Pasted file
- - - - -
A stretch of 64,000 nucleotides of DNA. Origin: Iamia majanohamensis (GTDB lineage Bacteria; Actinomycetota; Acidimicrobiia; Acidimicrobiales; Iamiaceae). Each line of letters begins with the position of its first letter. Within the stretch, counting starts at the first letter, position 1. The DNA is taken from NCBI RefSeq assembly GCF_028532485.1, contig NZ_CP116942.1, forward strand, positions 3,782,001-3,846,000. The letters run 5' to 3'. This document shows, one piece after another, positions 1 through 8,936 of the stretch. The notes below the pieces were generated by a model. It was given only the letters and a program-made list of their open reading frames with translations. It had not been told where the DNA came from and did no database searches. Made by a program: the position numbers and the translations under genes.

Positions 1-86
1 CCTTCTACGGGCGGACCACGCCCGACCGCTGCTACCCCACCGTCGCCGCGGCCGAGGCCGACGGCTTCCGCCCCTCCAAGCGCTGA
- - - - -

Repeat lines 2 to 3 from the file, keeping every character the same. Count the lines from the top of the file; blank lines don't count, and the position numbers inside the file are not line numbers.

Positions 1-86
1 CCTTCTACGGGCGGACCACGCCCGACCGCTGCTACCCCACCGTCGCCGCGGCCGAGGCCGACGGCTTCCGCCCCTCCAAGCGCTGA